Florida Gov. Ron DeSantis (R) is eyeing a critical opportunity to counter former President Donald Trump in Iowa as he sets off on his 2024 White House campaign.
Even as Trump has taken an early lead in national polls, Republicans see an opening for DeSantis in the storied, first-in-the-nation caucus state, a traditional proving ground and potential source of early momentum for White House hopefuls.
Not only has he already racked up a long list of endorsements from prominent Iowa Republicans, but a super PAC supporting his campaign has launched an extensive voter contact and organizing operation in the state and he began his 2024 campaign tour in West Des Moines on Tuesday evening.
“There’s a lot of openness with Republican caucus-goers in Iowa,” an adviser to the group told The Hill last week. “You don’t have to take my word for it, you just have to go on the ground and see it.”
Even before his campaign launch last week, Never Back Down, the main super PAC backing DeSantis’s presidential bid, rounded up endorsements from dozens of Iowa state legislators and helped organize a crowd to attend an impromptu appearance by DeSantis in Des Moines.
The group has also hired a team of 10 staffers and nearly 200 canvassers in Iowa to begin reaching out to caucus-goers and has already knocked on more than 50,000 doors in the state, according to a spokesperson. The super PAC’s canvassers are being trained out of an office in West Des Moines.
DeSantis himself has been direct about the critical role he sees the Hawkeye State playing in his 2024 presidential campaign. In an interview on “Fox & Friends” on Monday, the governor insisted that he is “competing everywhere,” but acknowledged that “Iowa is very important” and would serve as an early stage for him to sharpen his contrast with Trump.
“They had mentioned there may be some differences with me and Donald Trump, and I think that those differences redound to my benefit in a place like Iowa,” he said.
“I mean, for example, you know, he’s taken the side of Disney in our fight down here in Florida. I’m standing for parents. I’m standing for children. And I think a multibillion-dollar company that sexualizes children is not consistent with the values of Florida or the values of a place like Iowa.”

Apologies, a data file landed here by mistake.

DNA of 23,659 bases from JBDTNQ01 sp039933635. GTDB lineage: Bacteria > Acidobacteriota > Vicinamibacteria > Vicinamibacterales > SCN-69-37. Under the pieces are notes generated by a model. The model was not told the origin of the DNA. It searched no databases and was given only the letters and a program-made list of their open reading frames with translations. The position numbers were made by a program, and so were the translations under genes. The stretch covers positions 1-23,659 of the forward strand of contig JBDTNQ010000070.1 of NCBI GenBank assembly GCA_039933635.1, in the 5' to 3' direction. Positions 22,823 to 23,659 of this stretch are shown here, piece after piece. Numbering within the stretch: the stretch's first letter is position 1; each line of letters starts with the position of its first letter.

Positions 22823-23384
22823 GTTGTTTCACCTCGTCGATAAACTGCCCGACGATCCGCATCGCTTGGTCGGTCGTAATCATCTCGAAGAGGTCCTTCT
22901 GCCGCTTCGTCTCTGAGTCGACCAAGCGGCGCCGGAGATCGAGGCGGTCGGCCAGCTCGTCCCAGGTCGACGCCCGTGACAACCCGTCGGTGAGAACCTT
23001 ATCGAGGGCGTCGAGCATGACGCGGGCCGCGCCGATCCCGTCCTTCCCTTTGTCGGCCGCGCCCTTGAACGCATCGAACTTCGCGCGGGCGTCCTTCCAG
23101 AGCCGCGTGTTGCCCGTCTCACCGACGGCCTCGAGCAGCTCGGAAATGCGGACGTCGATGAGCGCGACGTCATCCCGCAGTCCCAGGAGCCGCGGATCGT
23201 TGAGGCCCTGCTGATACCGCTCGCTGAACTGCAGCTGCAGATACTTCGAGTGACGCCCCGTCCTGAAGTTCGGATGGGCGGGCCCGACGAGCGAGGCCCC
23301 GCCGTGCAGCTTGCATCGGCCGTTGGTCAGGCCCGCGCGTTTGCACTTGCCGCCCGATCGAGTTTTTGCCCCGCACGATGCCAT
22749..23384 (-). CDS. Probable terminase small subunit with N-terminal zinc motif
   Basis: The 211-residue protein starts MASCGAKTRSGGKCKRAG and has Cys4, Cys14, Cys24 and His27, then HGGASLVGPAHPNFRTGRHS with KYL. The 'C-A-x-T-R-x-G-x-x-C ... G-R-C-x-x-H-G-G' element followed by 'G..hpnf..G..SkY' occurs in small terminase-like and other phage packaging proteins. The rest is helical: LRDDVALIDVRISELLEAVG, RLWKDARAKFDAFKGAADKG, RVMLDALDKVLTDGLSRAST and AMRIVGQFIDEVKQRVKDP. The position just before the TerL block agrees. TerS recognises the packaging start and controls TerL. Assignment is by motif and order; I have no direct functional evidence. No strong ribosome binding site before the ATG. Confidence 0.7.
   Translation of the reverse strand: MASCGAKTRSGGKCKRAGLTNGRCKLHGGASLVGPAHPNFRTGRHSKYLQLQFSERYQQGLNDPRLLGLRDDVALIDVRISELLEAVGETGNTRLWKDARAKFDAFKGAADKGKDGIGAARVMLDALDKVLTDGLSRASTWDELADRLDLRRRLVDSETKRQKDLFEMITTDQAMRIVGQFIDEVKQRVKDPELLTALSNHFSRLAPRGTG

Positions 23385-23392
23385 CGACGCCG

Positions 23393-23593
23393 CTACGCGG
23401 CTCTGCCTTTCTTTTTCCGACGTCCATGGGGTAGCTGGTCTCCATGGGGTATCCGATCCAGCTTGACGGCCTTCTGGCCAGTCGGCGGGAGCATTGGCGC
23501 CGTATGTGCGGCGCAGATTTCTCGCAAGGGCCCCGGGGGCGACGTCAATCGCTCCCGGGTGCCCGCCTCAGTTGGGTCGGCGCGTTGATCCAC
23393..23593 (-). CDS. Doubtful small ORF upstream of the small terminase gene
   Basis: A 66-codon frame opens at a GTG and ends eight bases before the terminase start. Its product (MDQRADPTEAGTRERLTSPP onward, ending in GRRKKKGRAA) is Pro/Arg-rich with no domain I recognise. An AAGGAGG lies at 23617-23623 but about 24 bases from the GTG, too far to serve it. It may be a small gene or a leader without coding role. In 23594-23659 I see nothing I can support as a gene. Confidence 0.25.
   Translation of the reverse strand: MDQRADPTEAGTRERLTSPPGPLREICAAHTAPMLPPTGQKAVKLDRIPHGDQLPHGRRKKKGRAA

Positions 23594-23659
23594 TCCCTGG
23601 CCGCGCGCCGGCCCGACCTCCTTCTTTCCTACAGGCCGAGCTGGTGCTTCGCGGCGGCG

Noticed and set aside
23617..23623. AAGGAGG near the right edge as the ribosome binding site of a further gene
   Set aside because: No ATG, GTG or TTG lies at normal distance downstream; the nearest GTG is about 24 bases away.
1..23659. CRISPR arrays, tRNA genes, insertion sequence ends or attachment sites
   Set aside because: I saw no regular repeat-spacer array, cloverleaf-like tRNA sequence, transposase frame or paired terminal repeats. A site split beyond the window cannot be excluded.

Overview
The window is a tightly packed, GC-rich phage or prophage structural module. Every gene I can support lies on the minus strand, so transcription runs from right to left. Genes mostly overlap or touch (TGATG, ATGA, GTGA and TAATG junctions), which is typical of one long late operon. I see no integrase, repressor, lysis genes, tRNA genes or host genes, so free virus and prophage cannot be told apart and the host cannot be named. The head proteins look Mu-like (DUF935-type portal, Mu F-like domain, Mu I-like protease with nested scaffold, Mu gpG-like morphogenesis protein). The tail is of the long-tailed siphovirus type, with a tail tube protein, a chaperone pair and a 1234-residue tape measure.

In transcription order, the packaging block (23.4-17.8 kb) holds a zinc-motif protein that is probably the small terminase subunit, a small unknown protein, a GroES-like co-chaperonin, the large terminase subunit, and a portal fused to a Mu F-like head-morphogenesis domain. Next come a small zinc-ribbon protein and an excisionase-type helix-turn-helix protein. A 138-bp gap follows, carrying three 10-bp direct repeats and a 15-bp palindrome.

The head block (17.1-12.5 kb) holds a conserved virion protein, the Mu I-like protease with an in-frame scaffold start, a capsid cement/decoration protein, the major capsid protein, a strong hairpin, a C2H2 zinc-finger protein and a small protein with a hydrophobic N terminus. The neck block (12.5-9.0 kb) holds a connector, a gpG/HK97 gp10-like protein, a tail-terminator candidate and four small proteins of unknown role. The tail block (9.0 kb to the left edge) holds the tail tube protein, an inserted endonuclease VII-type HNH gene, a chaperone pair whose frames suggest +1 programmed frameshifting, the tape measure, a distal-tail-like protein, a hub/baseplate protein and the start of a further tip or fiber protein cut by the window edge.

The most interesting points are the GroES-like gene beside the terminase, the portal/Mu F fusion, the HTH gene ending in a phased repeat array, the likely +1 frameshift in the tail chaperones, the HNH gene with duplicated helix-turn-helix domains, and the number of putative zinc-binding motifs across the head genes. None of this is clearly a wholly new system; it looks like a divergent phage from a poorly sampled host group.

DeSantis’s supporters also said that the governor’s signing of a six-week abortion ban in his home state last month could help him bolster his credentials in Iowa, where the state Supreme Court is considering whether a “fetal heartbeat” law approved by legislators in 2018 should be allowed to take effect.
In contrast, Trump came under fire from some Republicans after he suggested that new abortion restrictions had weighed down the GOP in the 2022 midterm elections and declined to say whether he would support a federal abortion ban if he wins back the White House next year.
Iowa is only the first stop in DeSantis’s debut campaign swing. He’ll travel to New Hampshire on Thursday and South Carolina on Friday before returning to Iowa over the weekend to attend Sen. Joni Ernst’s (R-Iowa) annual “Roast and Ride” fundraiser alongside a handful of other 2024 hopefuls, including former United Nations Ambassador Nikki Haley, Sen. Tim Scott (R-S.C.) and entrepreneur Vivek Ramaswamy.
Trump hasn’t yet said whether he will attend the event in Des Moines, but he’s slated to travel to Iowa on Wednesday and Thursday, when he’ll participate in a Fox News town hall.
The former president was scheduled to hold a rally in Iowa earlier this month but scrapped the event amid concerns of severe weather. He’s only been to the state once since announcing his 2024 campaign in November, holding a rally in Davenport in March.
Ford O’Connell, a Republican strategist, said DeSantis already appears to be out-organizing Trump in Iowa, pointing to Never Back Down’s early work in the state and the high premium that DeSantis’s team has placed on the caucuses.
And while the caucuses are still roughly eight months away, a strong showing in Iowa could be a game changer for DeSantis, who’s still trailing Trump in Iowa and elsewhere by double-digit margins, according to most recent polls.
“He has to change the narrative, and the best way he can change that narrative is by winning Iowa,” O’Connell said.
And there are signs that DeSantis is heading into Iowa with some momentum. Thirty-seven Iowa state legislators have already thrown their support behind his bid, and his campaign is riding high from a massive fundraising windfall; he raised more than $8 million in the first 24 hours after his 2024 announcement last week.
“Governor DeSantis has the strongest Iowa endorsement list in modern caucus history, and we look forward to building on that momentum this week by taking his message all across the state,” a senior DeSantis campaign official said.
Of course, the Iowa caucuses aren’t the be-all and end-all of the nominating contest. The winners of the last three Republican caucuses in which an incumbent wasn’t running went on to lose the GOP’s nomination. Trump notably finished second to Sen. Ted Cruz (R-Texas) in the 2016 Iowa caucuses.
But that doesn’t mean it’s not a valuable prize, O’Connell said.
“You capture a state and then they show your name for a week,” O’Connell said. “It can be like capturing lightning in a bottle.”